# Homework Help: Vertical motion with retarding force

1. Jan 26, 2008

### darkfall13

Hello everyone, I've used these forums quite a bit and found it very helpful thanks for all you kind souls helping us through the sciences, but today is my first post :P

I am deriving the velocity of a projectile fired vertically through a retarding force and I continue getting every step the same as the book until the last equation, it may be due to it being nearly 2 in the morning but I wanted to see others thoughts on it to help me learn the reasoning better. (And oh yeah this retarding force is only linear to the velocity)

so if we have:

-mg - km$$\dot{y}$$ = m$$\ddot{y}$$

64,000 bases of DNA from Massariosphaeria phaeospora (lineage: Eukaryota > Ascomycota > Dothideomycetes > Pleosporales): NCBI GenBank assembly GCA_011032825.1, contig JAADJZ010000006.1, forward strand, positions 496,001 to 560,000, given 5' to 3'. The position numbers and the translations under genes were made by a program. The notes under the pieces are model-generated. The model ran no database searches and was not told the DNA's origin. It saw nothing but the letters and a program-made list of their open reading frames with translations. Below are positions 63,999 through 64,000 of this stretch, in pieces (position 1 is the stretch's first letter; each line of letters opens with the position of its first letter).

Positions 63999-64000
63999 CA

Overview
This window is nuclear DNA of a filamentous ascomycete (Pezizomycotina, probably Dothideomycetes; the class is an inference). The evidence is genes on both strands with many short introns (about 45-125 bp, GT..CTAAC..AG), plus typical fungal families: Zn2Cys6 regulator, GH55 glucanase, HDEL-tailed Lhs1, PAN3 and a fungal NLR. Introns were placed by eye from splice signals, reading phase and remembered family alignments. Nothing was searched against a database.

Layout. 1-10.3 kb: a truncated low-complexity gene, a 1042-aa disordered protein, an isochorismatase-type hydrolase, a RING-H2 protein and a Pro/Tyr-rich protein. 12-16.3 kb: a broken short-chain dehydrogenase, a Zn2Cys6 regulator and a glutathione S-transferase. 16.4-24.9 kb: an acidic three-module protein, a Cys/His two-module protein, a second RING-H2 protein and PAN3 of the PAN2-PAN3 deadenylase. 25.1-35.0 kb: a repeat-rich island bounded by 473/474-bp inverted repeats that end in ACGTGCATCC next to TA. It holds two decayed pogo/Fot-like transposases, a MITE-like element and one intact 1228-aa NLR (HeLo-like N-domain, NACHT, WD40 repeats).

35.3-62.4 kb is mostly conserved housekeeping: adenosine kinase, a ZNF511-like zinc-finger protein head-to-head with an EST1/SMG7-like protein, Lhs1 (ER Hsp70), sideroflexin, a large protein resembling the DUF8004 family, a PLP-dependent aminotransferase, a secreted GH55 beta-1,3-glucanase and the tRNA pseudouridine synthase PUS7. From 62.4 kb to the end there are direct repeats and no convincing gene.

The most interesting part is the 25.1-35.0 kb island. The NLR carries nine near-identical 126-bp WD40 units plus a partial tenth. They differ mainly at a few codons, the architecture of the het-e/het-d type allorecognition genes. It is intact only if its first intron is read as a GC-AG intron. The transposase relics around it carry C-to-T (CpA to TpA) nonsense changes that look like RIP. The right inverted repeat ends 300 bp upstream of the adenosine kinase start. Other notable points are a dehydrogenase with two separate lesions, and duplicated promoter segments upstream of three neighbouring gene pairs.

we can easily work to

-g - k$$\dot{y}$$ = $$\ddot{y}$$

$$\frac{dv}{dt}$$ = -g - kv

dv = dt(-g - kv)

$$\int\frac{dv}{g + kv}$$ = -$$\int{dt}$$

$$\frac{1}{k}$$ ln(g + kv) = -t + c

ln(g + kv) = -kt + c

g + kv = $$e^{-kt + c}$$

This is where the book and I agree to

but then it arrives to

v = $$\frac{dy}{dt}$$ = -$$\frac{g}{k}$$ + $$\frac{kv_0 + g}{k} e^{-kt}$$

Can someone explain to me how it arrives there? Thank you so much!

2. Jan 26, 2008

### psi^

:)

Just notice, you can find c when t = 0, v = v0:

ln(g + kv) = -kt + c =>
ln(g + kv0) = -k.0 + c <=>
c = ln(g + kv0)

So,
g + kv = $$e^{-kt + c}$$ <=>
g + kv = $$e^{-kt + ln(g + kv0)}$$ <=>
g + kv = $$e^{-kt}$$.(g + kv0)

3. Jan 26, 2008

### darkfall13

ah ok perfect thanks a bunch I kept going around in circles with it last night.